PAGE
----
CHICAGO - Hours before Gilas faced Tunisia in their classification match at the Wukesong Sports Center in Beijing, Robert Bolick Jr took to Twitter and made a bold prediction: "We will win tonight."
As it turned out, Bolick drowned in the tidal wave of assurance which he so lovingly stirred.
Tunisia 86. Gilas 67.
I'm not big on silver linings, Finding positives in a disaster is nothing but cheap balsam that merely massages the psyche but doesn't fix the problem.
But hey, Tunisia only clobbered us by 19, a far cry from the combined 105 points that Italy and Serbia handed us. I guess we can hang our hats on that while weeping about the quickly evaporating 2020 Tokyo Olympics slot.
I'm also not big on sports guarantees. It's high-risk, no reward, it's also disrespectful to the opponents.
But if an athlete makes one anyway, he must back it up with firepower and a solid game. Boliick provided neither.
With just five points in 15 minutes, he didn't even bring enough spark to boil water, let alone go mano-a-mano with a Tunisian team that jumped to a 14-3 start before leading by as many as 28.
When I first saw Bolick's tweet, I was tempted to believe him. But the facts made me think that his guarantee was just fanciful optimism of the doomed.
With an 0-3 record coming in, Gilas has converted only 36 percent of its field goals and are worst in the tournament behind the arc, 17-of-93 (18.3 percent). In those three games, Gilas surrendered 318 points and they had more turnovers than President Duterte's cabinet.
According to Bwin, Tunisia was a minus 1000 favorite over the Philippines, a plus 600 underdog. Some betting sites had the Gilas as high as 13-point underdogs.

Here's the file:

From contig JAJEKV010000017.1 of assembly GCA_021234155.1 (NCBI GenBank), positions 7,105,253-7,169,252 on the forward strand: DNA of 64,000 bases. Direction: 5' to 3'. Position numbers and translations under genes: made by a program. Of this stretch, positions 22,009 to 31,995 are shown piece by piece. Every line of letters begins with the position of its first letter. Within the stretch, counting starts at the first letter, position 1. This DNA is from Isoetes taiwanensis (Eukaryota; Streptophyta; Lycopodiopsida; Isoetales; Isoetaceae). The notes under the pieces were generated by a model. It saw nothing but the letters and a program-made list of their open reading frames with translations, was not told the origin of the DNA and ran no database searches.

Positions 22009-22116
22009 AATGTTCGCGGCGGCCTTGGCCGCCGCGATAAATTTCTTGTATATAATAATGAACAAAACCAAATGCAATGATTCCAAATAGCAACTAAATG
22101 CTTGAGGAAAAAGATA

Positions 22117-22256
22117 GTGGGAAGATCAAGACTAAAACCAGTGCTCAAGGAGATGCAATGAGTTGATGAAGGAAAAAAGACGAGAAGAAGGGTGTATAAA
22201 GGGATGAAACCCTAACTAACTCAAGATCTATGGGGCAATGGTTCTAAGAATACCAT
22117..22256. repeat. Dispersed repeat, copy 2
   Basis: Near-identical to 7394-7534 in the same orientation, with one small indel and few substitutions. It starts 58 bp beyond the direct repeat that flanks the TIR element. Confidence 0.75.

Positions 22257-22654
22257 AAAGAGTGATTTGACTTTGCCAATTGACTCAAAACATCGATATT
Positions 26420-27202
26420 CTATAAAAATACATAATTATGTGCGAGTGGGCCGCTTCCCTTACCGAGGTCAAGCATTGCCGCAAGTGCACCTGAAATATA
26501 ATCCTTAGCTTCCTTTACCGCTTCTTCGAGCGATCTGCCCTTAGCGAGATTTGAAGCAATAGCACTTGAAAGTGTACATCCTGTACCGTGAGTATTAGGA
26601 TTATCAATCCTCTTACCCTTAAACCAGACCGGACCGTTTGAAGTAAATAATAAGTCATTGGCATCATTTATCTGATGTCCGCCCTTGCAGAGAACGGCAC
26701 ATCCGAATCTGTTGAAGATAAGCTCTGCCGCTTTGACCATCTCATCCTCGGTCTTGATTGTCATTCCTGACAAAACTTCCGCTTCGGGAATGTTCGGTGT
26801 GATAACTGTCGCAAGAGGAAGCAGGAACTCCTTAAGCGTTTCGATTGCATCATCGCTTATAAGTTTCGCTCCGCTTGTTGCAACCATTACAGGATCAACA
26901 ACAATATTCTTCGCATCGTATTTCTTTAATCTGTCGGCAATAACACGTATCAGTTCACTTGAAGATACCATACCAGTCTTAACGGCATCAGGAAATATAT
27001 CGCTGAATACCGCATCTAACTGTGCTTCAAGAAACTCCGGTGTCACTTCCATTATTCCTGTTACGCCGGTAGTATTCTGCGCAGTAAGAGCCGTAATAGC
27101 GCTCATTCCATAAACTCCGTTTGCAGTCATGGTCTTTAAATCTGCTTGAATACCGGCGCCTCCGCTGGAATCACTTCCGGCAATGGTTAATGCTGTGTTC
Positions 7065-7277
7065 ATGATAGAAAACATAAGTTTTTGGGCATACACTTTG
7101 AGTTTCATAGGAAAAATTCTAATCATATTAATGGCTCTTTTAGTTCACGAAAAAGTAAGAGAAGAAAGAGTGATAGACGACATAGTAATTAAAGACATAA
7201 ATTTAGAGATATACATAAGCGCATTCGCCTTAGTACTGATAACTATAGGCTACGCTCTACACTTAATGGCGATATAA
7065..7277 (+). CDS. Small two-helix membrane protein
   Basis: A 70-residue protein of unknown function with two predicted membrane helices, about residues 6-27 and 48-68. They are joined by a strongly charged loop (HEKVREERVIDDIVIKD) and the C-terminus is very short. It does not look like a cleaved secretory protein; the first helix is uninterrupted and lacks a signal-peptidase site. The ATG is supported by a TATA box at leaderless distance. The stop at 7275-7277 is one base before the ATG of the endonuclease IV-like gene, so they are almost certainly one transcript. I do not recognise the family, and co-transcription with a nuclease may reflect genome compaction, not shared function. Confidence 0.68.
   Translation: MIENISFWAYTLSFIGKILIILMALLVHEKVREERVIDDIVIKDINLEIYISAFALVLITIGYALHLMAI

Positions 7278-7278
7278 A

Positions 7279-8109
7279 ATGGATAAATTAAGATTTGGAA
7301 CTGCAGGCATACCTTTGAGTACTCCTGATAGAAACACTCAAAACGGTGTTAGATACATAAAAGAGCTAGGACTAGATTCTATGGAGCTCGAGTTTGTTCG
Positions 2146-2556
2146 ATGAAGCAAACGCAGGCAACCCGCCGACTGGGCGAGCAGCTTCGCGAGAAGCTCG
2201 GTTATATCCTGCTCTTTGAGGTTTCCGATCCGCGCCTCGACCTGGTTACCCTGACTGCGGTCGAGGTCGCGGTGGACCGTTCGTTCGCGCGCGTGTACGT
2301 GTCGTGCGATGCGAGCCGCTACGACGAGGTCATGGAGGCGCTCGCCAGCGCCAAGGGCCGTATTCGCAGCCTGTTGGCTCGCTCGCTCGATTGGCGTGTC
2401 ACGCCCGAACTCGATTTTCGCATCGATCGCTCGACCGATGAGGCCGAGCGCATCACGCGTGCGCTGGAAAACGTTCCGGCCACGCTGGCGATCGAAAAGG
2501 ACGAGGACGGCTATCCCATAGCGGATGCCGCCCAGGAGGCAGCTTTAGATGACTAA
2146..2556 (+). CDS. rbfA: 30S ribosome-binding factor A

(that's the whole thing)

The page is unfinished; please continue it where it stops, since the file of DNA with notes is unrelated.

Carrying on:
So why was Bolick so sure Gilas can beat a squad that mangled Iran, 79-67?
Maybe he heard coach Yeng Guiao tell reporters that the Pinoys had a deeper rotation and that their errant 3-pointers are "bound" to fall.
Guiao was right, Clap, clap.
Gilas' bench did trump their counterparts, 33-27. And the 3-point shooting was very good, 8-of-23 for 34.8 percent.
Unfortunately, the Tunisians destroyed us in all other important facets of the game.
Tunisia had more rebounds (41-38) more assists (19-12), more steals (9-3) and more blocks (4-0). Tunisia also shot way better from the field (49 percent to 40 percent) and they smacked us with 18 points off turnovers while controlling the scoring in the paint, 40-32.
Andray Blatche had 24 points and 11 rebounds, but like the "right love at the wrong time," he was late for his appointment with greatness. Where was this type of production against Italy and Serbia?
Sadly, no other Gilas player scored in double figures. Troy Rosario was encouraging with eight points on 3-of-6 shooting. Kiefer Ravena's output was discouraging- five points on 1-of-5 from the field.
Tunisia, meanwhile, had five players scoring in double figures. They had tremendous ball and body movement. Their defense was agile and they only had eight turnovers.
After three bad games during group play, we all thought Gilas was due for a break-out performance. We were so foolish to even hope for it.
The law of averages is not an exact science. It is a fallacy that assumes a "short-term balance must occur." Doesn't apply in sports or real life.
If anything, Gilas only proved two things so far at the World Cup in China.
They sure can shoot below average and they damn can perform below expectations.
So let me make a guarantee.
This sad turn of events must be breaking Robert Bolick's heart.